Gospel for Asia Confronts Epidemic of Missing Girls in Africa and Asia

  • Scott Slayton ChristianHeadlines.com Contributor
  • Updated May 24, 2019
Gospel for Asia Confronts Epidemic of Missing Girls in Africa and Asia

Gospel for Asia released a shocking new report the week after Mother’s Day detailing the tragic reality that there are 100 million fewer women in Africa and Asia than there should be.

In the words of the report, they “simply do not exist.” Sex trafficking, inadequate healthcare for pregnant women, poor nutrition for young girls, female infanticide and sex-selective abortion all contribute to the crisis, as the ministry details in their report “One Million Missing Women.”

On average, there are 105 male births for every 100 female births around the world. However, In Asia and Africa, there are 106 males for every 100 females. While this may not appear to be a significant difference, but when by the billions of people who in Africa and Asia, the numbers are startling. “100 Million Missing Women,” tells the stories behind the numbers.

A press release summarizing the content of the report highlights several troubling trends. First, sex-selective abortion and “abortions that go wrong” contribute to the 100 million missing women. In cultures that highly value sons and devalue daughters, sex-selective abortions and female infanticide are rampant. In addition, in food insecure families with a daughter and a son, parents often overfeed the son while neglecting to adequately feed the daughter.

Gospel for Asia’s founder, Dr. K.P. Yohannan, explained the cycle of malnutrition and death caused by this practice. “Malnourished girls become malnourished women, prone to miscarriages, stillbirths, infant deaths, and multiple pregnancy complications that can result in the mother’s death. To illustrate the problem, only one out of every 46,000 women dies during childbirth in Ireland, but in India, one out of 70 women perishes while giving birth.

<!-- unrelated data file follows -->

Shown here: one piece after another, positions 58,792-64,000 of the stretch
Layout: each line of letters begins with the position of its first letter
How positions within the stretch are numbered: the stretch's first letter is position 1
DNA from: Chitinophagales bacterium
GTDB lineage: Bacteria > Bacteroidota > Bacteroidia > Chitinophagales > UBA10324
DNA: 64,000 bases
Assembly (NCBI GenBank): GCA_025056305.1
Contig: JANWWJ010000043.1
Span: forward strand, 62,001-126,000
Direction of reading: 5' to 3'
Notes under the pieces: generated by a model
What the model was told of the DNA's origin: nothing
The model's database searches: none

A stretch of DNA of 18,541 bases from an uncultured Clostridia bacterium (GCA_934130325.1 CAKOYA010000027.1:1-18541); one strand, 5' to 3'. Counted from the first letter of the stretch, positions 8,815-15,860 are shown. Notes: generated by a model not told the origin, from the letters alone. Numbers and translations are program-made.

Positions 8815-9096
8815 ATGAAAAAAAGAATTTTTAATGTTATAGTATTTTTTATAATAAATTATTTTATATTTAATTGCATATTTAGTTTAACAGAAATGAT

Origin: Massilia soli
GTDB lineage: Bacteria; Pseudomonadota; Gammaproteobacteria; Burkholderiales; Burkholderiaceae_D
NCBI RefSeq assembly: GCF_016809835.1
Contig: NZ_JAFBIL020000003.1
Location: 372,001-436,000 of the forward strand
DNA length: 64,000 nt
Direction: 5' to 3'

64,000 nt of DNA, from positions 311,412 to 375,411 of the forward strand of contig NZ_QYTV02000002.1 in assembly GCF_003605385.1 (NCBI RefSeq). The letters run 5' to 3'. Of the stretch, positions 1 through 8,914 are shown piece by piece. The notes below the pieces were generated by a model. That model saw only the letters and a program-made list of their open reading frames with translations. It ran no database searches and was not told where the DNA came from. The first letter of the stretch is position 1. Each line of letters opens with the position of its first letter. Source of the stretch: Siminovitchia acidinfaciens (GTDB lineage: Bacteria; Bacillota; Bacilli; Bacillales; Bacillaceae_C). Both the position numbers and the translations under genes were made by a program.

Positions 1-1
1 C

The “booming” sex trade in South Asia also contributes to the victimization of women and leads to further life-threatening consequences. The sex trade enslaves 34 million worldwide and as many as 16 million in India alone. Yohannan painted a stark picture in describing the crisis. He said, “Many of the poorest families are manipulated into selling their daughters to opportunists who promise a better life for them. But many of these girls – some as young as 10 – are never heard from or seen again. In this century, more women and girls are enslaved in brothels than were shipped to slave plantations at the height of the slave trade in the 18thand 19thcenturies.”

The horrific report closes by asking what those “who have hearts that beat with concern about the unbelievable evils of this world” can do to help those who are in danger around the world. They suggest sponsoring girls so they can receive an education through Christian programs who offer real help to those who are suffering. The report also suggests that Christians read the book of Luke and “think about the societal shift that begins with women’s encounters with Jesus” so that they might “grieve for the women and girls who have experienced such hardships and take action to be part of the solution.” They close by suggesting meditation on Christ’s words to the Pharisee, “do you not see this woman” and begin to pray “Lord, what do you want me to do about the masses of women?”

Scott Slayton writes at One Degree to Another.

Photo courtesy: Teddy H./Unsplash